I got some ICL7667 FET driver samples from Maxim and have assembled this unit onto some perfboard, but have not yet tested it.  Given I was driving the FET with a 9V square wave while testing, it’s possible that I blew out the timer output to the FET on my microcontroller while testing.  Next time I get to work on this, I’ll be exercising that output to see if I blew it with high voltages, and connecting up the perfboard driver to try the high voltage supply all driven on-board.

Board with assembled power supplies.
Assembled supplies before testing.

 

Some ICs on perfboard with four wires leaving the board, labeled "GND", "PWM IN", "+9V", and "FET IN".
FET driver bodge assembled on perfboard. Connections are annotated.

Chainloading Truecrypt

I recently purchased a new laptop computer (a Lenovo Thinkpad T520), and wanted to configure it to dual-boot between Windows and Linux.  Since this machine is to be used “on the go”, I also wanted to have full encryption of any operating systems on the device. My choices of tools for this are Truecrypt on the Windows side, and dm_crypt with LUKS on Linux. Mainly due to rather troublesome design on the Windows side of this setup, it was not as easy as I might have hoped. I did eventually get it working, however.

Admonishment

Truecrypt was “Discontinued” in 2014, but still works okay. VeraCrypt is substantially a drop-in replacement if you’re looking for a piece of software that is still actively maintained. As of this update (early 2017) the only non-commercial option for an encrypted Windows system booted from UEFI is Windows’ native BitLocker (with which dual-booting is possible but it won’t be possible to read the encrypted Windows partition from Linux), but if you’re booting via legacy BIOS these instructions should still work for TrueCrypt or VeraCrypt.

Windows

Installing Windows on the machine was easy enough, following the usual installation procedure. I created a new partition to install Windows to filling half of the disk, and let it do its thing. Downloading and installing Truecrypt is similarly easy. From there, I simply chose the relevant menu entry to turn on system encryption.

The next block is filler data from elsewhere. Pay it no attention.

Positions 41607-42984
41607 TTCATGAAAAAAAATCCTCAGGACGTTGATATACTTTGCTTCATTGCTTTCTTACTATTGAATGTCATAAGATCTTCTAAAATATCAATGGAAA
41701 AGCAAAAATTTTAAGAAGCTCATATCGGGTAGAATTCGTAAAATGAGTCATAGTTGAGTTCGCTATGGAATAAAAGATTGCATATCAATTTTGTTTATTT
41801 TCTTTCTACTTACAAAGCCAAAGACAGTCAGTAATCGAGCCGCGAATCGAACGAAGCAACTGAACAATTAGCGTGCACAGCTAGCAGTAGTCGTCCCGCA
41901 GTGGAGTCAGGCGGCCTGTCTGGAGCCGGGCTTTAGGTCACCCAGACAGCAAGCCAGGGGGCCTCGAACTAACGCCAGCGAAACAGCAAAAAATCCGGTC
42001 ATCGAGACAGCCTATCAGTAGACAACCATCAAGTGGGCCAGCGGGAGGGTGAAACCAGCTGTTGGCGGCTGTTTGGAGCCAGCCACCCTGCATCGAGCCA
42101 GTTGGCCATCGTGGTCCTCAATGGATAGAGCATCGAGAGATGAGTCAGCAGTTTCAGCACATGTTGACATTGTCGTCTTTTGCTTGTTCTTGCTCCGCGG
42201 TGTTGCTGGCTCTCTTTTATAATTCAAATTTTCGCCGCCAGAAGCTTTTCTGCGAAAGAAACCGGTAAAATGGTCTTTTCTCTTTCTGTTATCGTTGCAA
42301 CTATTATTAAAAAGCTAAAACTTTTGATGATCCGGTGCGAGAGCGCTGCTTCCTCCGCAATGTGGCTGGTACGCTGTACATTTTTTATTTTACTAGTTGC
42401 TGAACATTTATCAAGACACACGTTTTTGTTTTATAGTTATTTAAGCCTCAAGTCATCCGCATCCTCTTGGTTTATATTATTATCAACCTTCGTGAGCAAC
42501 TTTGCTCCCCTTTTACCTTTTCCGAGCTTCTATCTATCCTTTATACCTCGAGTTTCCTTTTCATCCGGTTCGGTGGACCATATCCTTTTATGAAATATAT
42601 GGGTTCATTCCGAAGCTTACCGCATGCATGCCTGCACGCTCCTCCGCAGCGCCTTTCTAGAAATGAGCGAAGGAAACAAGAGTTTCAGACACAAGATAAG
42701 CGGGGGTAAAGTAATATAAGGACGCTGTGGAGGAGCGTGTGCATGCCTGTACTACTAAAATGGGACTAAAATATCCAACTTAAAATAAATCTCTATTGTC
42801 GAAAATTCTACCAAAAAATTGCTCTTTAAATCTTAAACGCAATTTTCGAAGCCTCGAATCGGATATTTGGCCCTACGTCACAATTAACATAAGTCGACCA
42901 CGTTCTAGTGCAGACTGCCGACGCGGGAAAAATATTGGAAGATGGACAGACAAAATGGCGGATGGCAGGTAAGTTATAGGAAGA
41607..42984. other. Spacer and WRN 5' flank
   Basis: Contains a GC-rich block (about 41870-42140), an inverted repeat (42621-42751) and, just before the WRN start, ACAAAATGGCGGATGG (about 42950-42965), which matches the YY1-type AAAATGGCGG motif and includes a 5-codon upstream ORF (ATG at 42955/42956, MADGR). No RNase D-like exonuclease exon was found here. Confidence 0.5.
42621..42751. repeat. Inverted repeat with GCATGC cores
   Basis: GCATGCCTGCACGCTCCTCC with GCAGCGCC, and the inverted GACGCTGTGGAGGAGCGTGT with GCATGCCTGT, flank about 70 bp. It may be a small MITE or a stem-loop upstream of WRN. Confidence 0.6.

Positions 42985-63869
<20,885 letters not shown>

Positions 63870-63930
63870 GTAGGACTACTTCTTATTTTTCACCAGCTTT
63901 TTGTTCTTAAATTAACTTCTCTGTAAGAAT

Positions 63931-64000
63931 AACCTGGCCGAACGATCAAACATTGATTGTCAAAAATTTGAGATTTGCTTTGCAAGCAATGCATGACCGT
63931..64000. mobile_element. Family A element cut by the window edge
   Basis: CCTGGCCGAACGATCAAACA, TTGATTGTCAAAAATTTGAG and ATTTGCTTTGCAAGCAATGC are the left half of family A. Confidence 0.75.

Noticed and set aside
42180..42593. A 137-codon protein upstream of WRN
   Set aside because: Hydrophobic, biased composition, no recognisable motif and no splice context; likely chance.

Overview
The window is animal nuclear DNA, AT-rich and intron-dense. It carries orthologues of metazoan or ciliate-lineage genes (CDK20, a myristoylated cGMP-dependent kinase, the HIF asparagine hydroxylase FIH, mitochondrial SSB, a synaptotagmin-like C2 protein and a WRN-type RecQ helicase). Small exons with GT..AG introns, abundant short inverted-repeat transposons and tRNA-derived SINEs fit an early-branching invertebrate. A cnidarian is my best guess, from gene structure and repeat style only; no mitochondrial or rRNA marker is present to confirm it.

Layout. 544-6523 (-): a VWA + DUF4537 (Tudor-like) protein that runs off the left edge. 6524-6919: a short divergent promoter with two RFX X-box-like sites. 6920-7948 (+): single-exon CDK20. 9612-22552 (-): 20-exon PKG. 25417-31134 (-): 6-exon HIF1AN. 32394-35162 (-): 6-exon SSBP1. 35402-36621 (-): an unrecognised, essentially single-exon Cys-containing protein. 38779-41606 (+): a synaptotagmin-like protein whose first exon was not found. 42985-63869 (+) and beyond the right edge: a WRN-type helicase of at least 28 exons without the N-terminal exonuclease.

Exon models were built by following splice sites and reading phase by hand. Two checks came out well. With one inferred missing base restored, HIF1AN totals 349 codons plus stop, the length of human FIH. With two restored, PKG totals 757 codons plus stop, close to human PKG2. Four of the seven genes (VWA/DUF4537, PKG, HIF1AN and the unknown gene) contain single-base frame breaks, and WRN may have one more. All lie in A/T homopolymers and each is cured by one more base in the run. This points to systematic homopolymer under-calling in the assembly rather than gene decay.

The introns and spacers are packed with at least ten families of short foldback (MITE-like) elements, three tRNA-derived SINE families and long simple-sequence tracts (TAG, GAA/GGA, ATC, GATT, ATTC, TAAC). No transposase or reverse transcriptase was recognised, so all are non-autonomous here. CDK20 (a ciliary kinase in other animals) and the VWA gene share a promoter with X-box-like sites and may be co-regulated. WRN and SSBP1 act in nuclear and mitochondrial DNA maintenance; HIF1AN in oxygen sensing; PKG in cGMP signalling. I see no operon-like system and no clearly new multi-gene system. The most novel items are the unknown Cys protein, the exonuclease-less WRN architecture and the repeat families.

The first snag appeared when the system encryption wizard refused to continue until I had burned an optical disk containing the recovery information (in case the volume headers were to get corrupted). I opted to copy the iso file to another location, with the ability to boot it via grub4dos if necessary in the future (or merely burn a disc as necessary). The solution to this was to re-invoke the volume creation wizard with the noisocheck option:

C:\Program Files\TrueCrypt>TrueCrypt Format.exe /noisocheck

One reboot followed, and I was able to let TrueCrypt go through and encrypt the system. It was then time to set up Linux.

Linux

Basic setup of my Linux system was straightforward. Arch (my distribution of choice) offers good support for LUKS encryption of the full system, so most of the installation went smoothly.

On reaching the bootloader installation phase, I let it install and configure syslinux (my loader of choice simply because it is easier to configure than GRUB), but did not install it to the MBR. With the installation complete, I had to do some work to manually back up the MBR installed by Truecrypt, then install a non-default MBR for Syslinux.

First up was backing up the Truecrypt MBR to a file:

# dd if=/dev/sda of=/mnt/boot/tc.bs count=1

That copies the first sector of the disk (512 bytes, containing the MBR and partition table) to a file (tc.bs) on my new /boot partition.